LEICESTER, United Kingdom – A church that “fosters and perpetuates exclusion and marginalization is to that extent a God-less church,” according to the Archbishop of Dublin.
Archbishop Diarmuid Martin said God is not “a God just of rules and norms,” but a God “who prizes the freedom that enables each one of us to be the person that we are created to be.”
“Our God is the God of ultimate inclusion. Through our humble attempts to build inclusion, we reflect at least partially who our God is,” he said.
The Irish primate was speaking April 13 during the celebration marking the 175th anniversary of the arrival of the Society of Saint Vincent de Paul in Ireland. The charitable society was founded in France in 1833 and arrived in Ireland 11 years later. Today it has over 11,000 volunteers in the country, making it the largest voluntary charitable organization in Ireland.
Martin said the Society of Saint Vincent de Paul is “fundamentally in its inspiration about God,” but noted some people in Ireland “will immediately react that today the Society would feel itself much less denominational or evangelical than in the past.”
“Its activities are motivated by a different and more inclusive spirit of humanitarian concern and attempts to make our society a better and more caring one. It is a philosophy that is open to the participation of people of different convictions rather than any individual religious confession,” the archbishop said.
He also pointed out that in more recent times the society has moved beyond just providing services, “to one in which it has become a strong and respected advocate for a caring society,” and works to identify “the extent of poverty and the root causes of poverty and new forms of poverty” and is “a catalyst in fighting poverty alongside different actors in civil religious and political society.”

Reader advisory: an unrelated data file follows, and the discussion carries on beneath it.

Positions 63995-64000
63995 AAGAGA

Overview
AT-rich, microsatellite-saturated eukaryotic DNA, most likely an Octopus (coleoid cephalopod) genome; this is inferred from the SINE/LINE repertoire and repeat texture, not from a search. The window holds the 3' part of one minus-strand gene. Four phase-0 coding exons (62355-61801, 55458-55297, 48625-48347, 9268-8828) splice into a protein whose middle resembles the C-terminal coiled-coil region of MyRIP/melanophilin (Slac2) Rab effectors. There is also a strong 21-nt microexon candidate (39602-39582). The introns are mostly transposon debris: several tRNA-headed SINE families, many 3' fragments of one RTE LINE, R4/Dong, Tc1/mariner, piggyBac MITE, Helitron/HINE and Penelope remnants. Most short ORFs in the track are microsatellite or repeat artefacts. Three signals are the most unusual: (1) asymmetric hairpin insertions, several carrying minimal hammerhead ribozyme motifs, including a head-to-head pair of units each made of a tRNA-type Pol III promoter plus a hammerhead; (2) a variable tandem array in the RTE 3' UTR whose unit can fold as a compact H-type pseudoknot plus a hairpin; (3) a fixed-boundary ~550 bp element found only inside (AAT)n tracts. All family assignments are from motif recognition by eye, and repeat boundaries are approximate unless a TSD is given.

Martin said that while the advocacy of Society of Saint Vincent de Paul makes an important contribution to society, its advocacy “attains its particular credibility from the work of direct contact with the realities of poverty.”
“Today there is a correct sensitivity about using generic terms like ‘the poor’ as a sort of category. The poor are people, men and women and children young and old, in families or alone. There is today a preference to speak about ‘people living in poverty,’ a recognition of poverty as something that touches the lives and wounds the dignity of people who are trapped in marginalization. I personally would prefer to use the term not just ‘people living in poverty,’ but people who ‘long to break out from poverty,’” the archbishop said.
Speaking of his own childhood in a “poor Dublin,” Martin said “never would I have imagined that in the twenty first century we would be facing new expressions of poverty such as the current crisis of housing and the fact that thousands of children live the indignity of homelessness in our country.”
“Homelessness and poverty are truly an indignity and affront to the dignity of men and women and children who live in poverty. They are also an affront to the dignity of the society in which we live,” he said.
The archbishop said “the spirit of the society of Saint Vincent de Paul is in no way a sort of exaltation or glorification of poverty, but a recognition that poverty is an imposed impossibility for people to realize fully their God-given talents.”